- Mar 8, 2004
dwhatley;143148 said:She has an attitude for sure. Tonight she was partially in her den and I was looking at her and stroking the glass so she made me disappear by closing her iris. I need to go see what I can find on their eyes as it appears that their iris are like our eyelids and can be volentarily controled but I don't know if theirs only controls light or if it also is the equivalent of squinting to reshape the eye and see more detail in a smaller field.
I'm not certain in octos, but there's a paper I read about cuttles' w-shaped pupil that suggests its shape is for directional sharpening of images on the retina. Octos also have a horizontal band of sharper image-sensing cells on their retinas, so the ability to change the pupil shape as a rectangle may contribute to sharper focus on that band, maybe? Another interesting fact is that the light receptor cells in the octopus retina can adjust themselves for bright or dark conditions, so the pupil size is not the only way octos can acclimate to the light level, although pupil size is faster than the pigment adjustment in the photoreceptors.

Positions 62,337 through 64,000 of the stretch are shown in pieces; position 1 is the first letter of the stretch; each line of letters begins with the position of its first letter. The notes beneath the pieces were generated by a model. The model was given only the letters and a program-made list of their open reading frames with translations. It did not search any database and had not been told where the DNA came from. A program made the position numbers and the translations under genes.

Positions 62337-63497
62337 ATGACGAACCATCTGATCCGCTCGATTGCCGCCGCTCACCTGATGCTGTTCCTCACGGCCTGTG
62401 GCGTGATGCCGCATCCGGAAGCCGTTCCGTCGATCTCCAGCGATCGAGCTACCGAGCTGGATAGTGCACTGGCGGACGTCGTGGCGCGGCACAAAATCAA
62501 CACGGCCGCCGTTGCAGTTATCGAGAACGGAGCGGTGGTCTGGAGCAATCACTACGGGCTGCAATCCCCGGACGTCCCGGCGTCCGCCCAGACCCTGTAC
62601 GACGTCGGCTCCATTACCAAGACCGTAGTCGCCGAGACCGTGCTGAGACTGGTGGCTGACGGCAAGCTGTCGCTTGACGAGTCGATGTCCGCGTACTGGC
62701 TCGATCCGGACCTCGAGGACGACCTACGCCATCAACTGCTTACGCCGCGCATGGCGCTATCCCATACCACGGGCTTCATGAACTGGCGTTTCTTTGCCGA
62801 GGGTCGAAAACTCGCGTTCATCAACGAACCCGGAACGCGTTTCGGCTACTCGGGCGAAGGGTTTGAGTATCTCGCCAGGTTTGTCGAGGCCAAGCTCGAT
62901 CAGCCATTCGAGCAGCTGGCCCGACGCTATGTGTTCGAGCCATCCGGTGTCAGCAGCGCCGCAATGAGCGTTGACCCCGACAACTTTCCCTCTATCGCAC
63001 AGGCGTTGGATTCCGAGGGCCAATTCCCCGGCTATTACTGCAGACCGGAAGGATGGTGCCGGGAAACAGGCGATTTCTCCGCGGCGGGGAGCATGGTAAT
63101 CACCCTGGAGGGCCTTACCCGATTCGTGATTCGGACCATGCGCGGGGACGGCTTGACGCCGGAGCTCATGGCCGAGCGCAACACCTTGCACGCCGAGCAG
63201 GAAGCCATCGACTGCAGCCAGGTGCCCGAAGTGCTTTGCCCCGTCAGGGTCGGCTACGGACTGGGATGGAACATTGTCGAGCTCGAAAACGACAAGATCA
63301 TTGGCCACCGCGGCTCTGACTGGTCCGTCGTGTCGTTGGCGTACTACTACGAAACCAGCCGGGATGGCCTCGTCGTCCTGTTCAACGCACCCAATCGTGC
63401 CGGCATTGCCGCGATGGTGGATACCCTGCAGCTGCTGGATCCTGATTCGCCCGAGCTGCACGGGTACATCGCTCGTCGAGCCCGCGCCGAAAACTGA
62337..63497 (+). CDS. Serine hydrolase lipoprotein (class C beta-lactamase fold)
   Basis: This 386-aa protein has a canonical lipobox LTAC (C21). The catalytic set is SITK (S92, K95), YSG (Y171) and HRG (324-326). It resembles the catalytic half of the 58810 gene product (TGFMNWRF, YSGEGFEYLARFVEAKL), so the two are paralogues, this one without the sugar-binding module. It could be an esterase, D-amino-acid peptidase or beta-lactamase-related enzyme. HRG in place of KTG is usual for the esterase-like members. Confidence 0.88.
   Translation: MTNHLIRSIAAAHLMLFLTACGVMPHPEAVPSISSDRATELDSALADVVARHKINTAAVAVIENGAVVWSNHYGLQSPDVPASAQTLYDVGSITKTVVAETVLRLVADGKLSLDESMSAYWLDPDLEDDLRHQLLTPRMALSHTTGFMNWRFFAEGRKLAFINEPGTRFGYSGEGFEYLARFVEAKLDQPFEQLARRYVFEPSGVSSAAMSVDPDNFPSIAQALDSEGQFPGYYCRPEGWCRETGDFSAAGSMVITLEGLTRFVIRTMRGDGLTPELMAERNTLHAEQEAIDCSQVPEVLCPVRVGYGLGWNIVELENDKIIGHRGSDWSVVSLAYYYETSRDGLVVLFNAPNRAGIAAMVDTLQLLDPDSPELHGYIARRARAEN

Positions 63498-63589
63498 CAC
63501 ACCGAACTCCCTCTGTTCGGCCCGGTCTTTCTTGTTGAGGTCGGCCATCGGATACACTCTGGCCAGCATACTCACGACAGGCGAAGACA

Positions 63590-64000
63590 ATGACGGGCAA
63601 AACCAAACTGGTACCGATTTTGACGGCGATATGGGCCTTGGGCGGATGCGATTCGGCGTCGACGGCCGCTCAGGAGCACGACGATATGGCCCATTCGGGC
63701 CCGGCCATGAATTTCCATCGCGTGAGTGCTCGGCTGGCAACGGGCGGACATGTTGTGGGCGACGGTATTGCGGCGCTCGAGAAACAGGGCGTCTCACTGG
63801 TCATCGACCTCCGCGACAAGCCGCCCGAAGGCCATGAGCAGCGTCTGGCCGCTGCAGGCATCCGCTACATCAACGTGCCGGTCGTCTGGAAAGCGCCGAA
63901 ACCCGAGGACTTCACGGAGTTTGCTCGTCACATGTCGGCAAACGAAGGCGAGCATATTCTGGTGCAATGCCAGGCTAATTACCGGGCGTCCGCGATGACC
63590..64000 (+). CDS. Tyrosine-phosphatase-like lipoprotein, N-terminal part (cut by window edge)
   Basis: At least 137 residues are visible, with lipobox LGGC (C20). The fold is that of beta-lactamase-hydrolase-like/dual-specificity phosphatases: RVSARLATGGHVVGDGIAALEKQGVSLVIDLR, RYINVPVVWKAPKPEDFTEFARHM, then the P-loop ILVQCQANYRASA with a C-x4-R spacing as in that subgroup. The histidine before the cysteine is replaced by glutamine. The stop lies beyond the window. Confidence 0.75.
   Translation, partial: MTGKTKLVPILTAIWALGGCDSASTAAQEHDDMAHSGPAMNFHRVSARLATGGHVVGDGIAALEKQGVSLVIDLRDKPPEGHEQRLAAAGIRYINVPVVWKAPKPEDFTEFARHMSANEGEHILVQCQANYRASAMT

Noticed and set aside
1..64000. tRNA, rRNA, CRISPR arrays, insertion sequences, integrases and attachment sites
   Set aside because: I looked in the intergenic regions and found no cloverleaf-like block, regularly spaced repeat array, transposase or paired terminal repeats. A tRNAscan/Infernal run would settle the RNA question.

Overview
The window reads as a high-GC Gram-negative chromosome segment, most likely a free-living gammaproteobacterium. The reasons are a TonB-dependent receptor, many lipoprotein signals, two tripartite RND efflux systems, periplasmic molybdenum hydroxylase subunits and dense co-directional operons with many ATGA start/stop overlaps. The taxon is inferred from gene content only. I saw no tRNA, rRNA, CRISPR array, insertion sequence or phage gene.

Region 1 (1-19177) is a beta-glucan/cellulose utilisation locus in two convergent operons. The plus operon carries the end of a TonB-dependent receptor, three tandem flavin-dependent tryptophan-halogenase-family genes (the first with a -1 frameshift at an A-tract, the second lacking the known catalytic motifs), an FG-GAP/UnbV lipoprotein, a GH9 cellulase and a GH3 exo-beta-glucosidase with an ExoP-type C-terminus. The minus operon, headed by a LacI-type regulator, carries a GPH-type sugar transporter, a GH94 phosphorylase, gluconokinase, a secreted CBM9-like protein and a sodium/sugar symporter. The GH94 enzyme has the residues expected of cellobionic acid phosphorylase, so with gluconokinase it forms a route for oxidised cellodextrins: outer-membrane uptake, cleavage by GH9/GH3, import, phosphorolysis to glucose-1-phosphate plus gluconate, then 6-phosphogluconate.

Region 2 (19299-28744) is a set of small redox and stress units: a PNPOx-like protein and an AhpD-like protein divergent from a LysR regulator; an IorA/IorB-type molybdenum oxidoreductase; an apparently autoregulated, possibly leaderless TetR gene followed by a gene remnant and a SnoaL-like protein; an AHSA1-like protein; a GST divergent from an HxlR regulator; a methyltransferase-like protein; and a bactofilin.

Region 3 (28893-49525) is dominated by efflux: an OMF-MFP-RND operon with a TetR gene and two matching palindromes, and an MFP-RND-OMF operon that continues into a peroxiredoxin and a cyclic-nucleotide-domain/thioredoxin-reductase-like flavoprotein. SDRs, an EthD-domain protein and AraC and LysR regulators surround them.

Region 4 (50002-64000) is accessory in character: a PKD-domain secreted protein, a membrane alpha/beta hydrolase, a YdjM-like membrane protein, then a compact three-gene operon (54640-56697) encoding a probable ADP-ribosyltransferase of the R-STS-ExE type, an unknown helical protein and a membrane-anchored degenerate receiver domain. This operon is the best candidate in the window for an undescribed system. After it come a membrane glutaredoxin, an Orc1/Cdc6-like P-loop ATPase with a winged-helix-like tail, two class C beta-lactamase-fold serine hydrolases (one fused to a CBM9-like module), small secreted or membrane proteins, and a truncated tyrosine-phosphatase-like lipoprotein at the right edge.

I'm not sure if any of this helps with your question, but I've been reading a lot about ceph vision with the goal of making an article on it, so I figured I could pass on what I know...